AkzoNobel Presents First North American Science Award
On June 6, I attended AkzoNobel's inaugural North American Innovation Conference, held at the Museum of Science and Industry in Chicago. The venue was an ideal setting to celebrate the company's achievements in science and industry, and honor Professor Krzysztof (Kris) Matyjaszewski, Ph.D., of Carnegie Mellon University, Pittsburgh, with the first-ever the North American Science Award for his vast work in polymer chemistry research.
The award, established in conjunction with the American Chemistry Society (ACS), "recognizes outstanding scientific contributions in the fields of chemistry or materials science, carried out in the U.S. or Canada." In addition, the award aims to promote innovative contributions that will help create a more sustainable future.
AkzoNobel prides itself on its innovation. At the conference, the company highlighted several areas of research focusing on sustainability and energy efficiency in both industrial and commercial sectors, such as improving carbon dioxide capture in power plants to creating more powerful, sustainable cleaning agents for fabric care. An "Innovation Showcase" displayed current sustainable and innovative product offerings ranging from chelating agents that help increase oil recovery to an adhesive film that automobile owners can use to repair and protect car surfaces against scratches and chips.
Keeping with the innovation theme, keynote speaker, Michael Treacy, founder and president of Treacy & Co., a business strategy consulting firm, and author of "Double Digit Growth," noted the challenges chemical makers face to innovate and remain competitive in today's global marketplace. In his address, "Reinventing Product Innovation," Treacy urged CEOs to find ways to lure talent and focus on developing effective and efficient R&D programs that merge research with marketing and other areas of the business, as well as develop strong customer service and support to remain competitive and retain customers.
In a panel consisting Dr. Graeme Armstrong, managing director, surface chemistry and regional director, North American operations, AkzoNobel; Professor Matyjeaszewski; Ernie Rosenberg, president and CEO, American Cleaning Institute; Don Thorp, president and CEO, Prinova Group, LLC; and Treacy further discussed the challenges to innovate in the chemical sector, such as meeting compliance and government regulations, recruiting and retaining new talent and competing with lower-cost, high-volume-generating global markets.
The focus then turned to Matyjeaszewski. "We have been honoring outstanding scientific contributions for more than 40 years and are privileged to recognize the work of Professor Matyjaszewski," said AkzoNobel CEO Ton Büchner. "As a company, we are deeply committed to creating a more sustainable future through scientific research and we will continue to support visionary scientists as they strive to advance our understanding in all fields of chemistry and materials science."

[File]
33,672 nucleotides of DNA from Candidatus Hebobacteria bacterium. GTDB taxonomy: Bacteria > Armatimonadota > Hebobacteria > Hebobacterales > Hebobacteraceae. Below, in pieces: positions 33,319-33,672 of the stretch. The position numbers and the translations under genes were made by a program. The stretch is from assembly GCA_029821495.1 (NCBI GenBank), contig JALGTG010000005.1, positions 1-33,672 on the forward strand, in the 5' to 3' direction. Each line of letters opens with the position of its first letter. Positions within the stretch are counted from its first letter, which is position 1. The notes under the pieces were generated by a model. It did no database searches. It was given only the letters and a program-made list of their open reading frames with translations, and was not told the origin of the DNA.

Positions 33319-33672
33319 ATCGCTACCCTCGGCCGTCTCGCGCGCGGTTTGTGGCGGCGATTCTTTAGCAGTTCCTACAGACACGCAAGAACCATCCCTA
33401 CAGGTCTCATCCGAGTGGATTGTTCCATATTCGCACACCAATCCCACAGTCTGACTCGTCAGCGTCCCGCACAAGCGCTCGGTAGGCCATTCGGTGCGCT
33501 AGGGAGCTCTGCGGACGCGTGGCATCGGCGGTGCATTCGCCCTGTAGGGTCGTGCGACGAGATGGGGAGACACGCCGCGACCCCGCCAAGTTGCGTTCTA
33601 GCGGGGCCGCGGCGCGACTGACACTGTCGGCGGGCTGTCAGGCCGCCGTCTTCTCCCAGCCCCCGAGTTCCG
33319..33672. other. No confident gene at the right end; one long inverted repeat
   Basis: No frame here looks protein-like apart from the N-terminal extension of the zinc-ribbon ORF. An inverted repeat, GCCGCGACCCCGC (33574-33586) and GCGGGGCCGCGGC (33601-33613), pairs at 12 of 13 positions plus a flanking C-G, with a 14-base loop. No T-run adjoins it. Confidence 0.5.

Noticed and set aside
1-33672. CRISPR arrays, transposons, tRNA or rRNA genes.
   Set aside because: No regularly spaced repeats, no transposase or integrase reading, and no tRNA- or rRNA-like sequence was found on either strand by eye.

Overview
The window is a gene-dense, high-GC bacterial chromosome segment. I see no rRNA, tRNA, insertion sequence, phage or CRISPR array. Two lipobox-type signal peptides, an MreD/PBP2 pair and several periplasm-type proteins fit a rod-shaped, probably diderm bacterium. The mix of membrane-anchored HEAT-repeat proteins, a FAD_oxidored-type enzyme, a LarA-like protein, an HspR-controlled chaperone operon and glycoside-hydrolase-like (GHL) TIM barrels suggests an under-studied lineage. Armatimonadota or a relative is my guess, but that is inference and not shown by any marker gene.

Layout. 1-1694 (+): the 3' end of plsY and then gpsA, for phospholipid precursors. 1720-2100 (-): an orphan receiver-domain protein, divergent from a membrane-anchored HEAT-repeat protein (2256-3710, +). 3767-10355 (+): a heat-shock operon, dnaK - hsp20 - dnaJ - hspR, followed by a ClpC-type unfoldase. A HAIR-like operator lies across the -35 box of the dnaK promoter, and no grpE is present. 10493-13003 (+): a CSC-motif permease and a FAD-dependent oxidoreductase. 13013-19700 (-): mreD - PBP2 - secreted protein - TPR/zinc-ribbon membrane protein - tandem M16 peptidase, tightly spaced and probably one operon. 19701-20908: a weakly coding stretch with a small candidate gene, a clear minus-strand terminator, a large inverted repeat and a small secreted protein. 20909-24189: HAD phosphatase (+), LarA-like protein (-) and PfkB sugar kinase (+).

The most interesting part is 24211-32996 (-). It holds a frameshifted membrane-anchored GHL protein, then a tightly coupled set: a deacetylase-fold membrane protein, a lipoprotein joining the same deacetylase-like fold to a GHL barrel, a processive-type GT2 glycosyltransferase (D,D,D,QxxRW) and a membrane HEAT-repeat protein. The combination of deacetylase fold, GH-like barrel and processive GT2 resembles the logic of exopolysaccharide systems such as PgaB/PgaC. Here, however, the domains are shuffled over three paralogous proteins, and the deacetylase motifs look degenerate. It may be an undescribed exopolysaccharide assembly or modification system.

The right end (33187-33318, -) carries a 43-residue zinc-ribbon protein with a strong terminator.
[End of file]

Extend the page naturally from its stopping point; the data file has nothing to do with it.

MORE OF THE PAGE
The AkzoNobel Science Award was first bestowed in the Netherflands in 1970 and extended to Sweden in 1999. As the company expanded globally, the award was introduced to China in 1010, the U.K. in 2012 and North America in 2013.
Cited in scientific literature more than 50,000 times, Matyjaszewski's achievements include the discovery of the atom radical transfer polymerization (ARTP) process. He received a $75,000 cash award and a certificate of recognition during the presentation ceremony.
Over the years, Proffesor Matyjaszewski has received numerous awards and when sitting down to talk with him, I asked what this particular award means to him. "The ACS AkzoNobel North America Science Award is among the most prestigious prizes, but it is also very special because it comes from both ACS and AkzoNobel, combining scientific accomplishments with industrial relevance," he says.
Matyjaszewski's work focuses on achieving several aspects of sustainable chemistry. He recognizes that "on one side it is very important to use environmentally benign systems, including aqueous media, diminished amount of catalysts and compounds from renewable resources. However, on the other side, it is important to use highly selective processes that can be done with low energy requirement and zero waste. Finally, new materials can provide new possibilities of recycling, self-healing, etc."
When discussing challenges he's working to address in his research on controlled radical polymerization, Matyjaszewski notes that "successful polymer chemistry requires very high selectivities — often exceeding 99.99% — but also very precise design of macromolecules in the sense of a shape (for example, making not only linear chains but also rings, combs, stars, brushes or networks with precisely controlled mesh size), and polymers with controlled composition or functionalities. Such well-defined materials start self-assembling to nanostructured morphologies and have many potential applications as advanced materials in various nanotechnological or biomedical areas. Sometimes they can behave as intelligent materials responding to various stimuli, but in the future, perhaps also as self-repairing or self-replicating systems."
Matyjaszewski's dream is not only to make new chemical compounds and understand how their structures can affect chemical reactivities or final materials properties, but also to make them for the benefit of society. "I was very lucky that … ARTP — that we discovered 18 years ago — has been already used in industry and we signed 14 commercial licenses. I hope that the current positive economic trends in the chemical industry [and] in the U.S will continue and there will be space for more innovation, leading to new processes and better materials designed by precise macromolecular engineering," he concludes.
Amanda Joshi, Managing Editor